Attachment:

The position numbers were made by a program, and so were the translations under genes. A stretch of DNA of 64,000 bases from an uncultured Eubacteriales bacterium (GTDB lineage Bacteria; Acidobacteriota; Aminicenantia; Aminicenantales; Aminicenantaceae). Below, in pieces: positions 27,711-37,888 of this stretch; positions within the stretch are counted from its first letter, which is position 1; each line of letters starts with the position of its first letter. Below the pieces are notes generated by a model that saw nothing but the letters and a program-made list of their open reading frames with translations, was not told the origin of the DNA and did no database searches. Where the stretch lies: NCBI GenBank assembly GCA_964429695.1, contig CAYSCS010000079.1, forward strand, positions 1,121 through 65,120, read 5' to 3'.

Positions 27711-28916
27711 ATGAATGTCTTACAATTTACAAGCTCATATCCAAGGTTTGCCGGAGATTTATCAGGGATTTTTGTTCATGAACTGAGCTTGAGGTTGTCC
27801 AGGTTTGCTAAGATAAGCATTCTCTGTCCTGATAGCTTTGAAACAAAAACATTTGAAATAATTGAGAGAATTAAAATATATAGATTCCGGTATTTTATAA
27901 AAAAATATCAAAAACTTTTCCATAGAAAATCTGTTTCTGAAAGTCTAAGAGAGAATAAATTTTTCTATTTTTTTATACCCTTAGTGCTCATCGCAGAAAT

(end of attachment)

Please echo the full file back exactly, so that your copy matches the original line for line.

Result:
The position numbers were made by a program, and so were the translations under genes. A stretch of DNA of 64,000 bases from an uncultured Eubacteriales bacterium (GTDB lineage Bacteria; Acidobacteriota; Aminicenantia; Aminicenantales; Aminicenantaceae). Below, in pieces: positions 27,711-37,888 of this stretch; positions within the stretch are counted from its first letter, which is position 1; each line of letters starts with the position of its first letter. Below the pieces are notes generated by a model that saw nothing but the letters and a program-made list of their open reading frames with translations, was not told the origin of the DNA and did no database searches. Where the stretch lies: NCBI GenBank assembly GCA_964429695.1, contig CAYSCS010000079.1, forward strand, positions 1,121 through 65,120, read 5' to 3'.

Positions 27711-28916
27711 ATGAATGTCTTACAATTTACAAGCTCATATCCAAGGTTTGCCGGAGATTTATCAGGGATTTTTGTTCATGAACTGAGCTTGAGGTTGTCC
27801 AGGTTTGCTAAGATAAGCATTCTCTGTCCTGATAGCTTTGAAACAAAAACATTTGAAATAATTGAGAGAATTAAAATATATAGATTCCGGTATTTTATAA
27901 AAAAATATCAAAAACTTTTCCATAGAAAATCTGTTTCTGAAAGTCTAAGAGAGAATAAATTTTTCTATTTTTTTATACCCTTAGTGCTCATCGCAGAAAT